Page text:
Last month, a fully autonomous S-Class prototype traveled the roughly 60 miles between Mannheim and Pforzheim in Germany, retracing a route taken by motoring pioneer Bertha Benz exactly 125 years ago when she set off on the very first long-distance drive. Bertha was the wife and business partner of Carl Benz, the patriarch of Mercedes-Benz and the first person to be granted a patent for an automobile.
While there was no traffic to deal with when Bertha first took to the roads, the fully autonomous S-Class prototype, the S500 INTELLIGENT DRIVE, had to deal with traffic lights, roundabouts, pedestrians, cyclists and trams--all without any human involvement.
The good news is that Mercedes' intention is not to deprive the driver of the experience and pleasure of driving, but rather to offer the option of unburdening them and providing a new level of freedom for those that couldn't previously drive. There's also a boon for safety by eliminating the main cause of accidents--human error.
Mercedes-Benz S500 INTELLIGENT DRIVE prototype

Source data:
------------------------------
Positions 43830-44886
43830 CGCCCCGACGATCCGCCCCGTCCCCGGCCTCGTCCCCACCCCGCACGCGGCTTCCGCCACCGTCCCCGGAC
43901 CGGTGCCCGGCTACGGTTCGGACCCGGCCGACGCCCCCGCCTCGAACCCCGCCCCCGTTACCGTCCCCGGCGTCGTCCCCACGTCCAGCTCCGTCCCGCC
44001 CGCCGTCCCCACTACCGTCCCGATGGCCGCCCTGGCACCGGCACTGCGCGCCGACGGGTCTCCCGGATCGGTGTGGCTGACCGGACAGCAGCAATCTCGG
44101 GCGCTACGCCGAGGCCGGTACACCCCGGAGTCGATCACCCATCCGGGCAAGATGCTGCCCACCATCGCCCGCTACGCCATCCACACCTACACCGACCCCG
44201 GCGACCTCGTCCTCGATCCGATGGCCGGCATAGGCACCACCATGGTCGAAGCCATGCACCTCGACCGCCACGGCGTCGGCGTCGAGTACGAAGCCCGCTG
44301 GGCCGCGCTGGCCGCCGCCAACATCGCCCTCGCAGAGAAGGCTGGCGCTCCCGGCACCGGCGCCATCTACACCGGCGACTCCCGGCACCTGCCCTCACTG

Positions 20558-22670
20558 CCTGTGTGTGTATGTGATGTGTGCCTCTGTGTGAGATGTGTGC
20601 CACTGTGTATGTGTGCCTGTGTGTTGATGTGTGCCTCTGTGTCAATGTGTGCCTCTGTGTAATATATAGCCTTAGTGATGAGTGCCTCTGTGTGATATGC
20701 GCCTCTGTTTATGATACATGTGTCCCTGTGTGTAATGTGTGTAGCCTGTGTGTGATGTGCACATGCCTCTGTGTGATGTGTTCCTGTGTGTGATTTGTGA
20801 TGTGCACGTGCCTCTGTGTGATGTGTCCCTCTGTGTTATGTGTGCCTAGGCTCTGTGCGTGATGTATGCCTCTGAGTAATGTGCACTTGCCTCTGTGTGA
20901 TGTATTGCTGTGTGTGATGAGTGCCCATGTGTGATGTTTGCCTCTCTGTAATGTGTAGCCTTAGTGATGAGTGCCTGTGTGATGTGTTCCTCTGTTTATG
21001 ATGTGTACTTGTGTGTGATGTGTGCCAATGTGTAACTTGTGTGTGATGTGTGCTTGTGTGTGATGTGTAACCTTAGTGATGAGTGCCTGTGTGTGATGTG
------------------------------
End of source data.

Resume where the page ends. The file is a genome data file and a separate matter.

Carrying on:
Based on gathered sensor data and determination of the vehicle's own position with reference to information from a digital map, the prototype then analyzes the available free area for driving and plans its own route based on specific algorithms.
Note, Mercedes has partnered with Nokia to develop its fully autonomous system. The telecommunications giant provided the data to produce the digital maps, including a 3D version. In addition to the road layout, the map includes information on the number and direction of traffic lanes and traffic signs as well as the positions of traffic lights. Digital maps of this kind are a key prerequisite for autonomous driving, Mercedes says.
The automaker concedes the technology is not quite ready for prime time. In fact, during the tests, an engineer seated behind the wheel sometimes had to take control due to incorrect decisions by the system. A record was made each time it became necessary for an engineer to take over control and this will be used to fine tune the system.
Furthermore, before the goal of fully autonomous driving is achieved, the obstacles to be overcome will not be just of a technical nature. Many of the things that are already technically feasible are still not universally permitted by regulation and liability issues. Mercedes hopes to overcome these obstacles and have the system ready for production by 2020, the same year another automaker, Nissan, hopes to have its own fully autonomous technology ready for sale.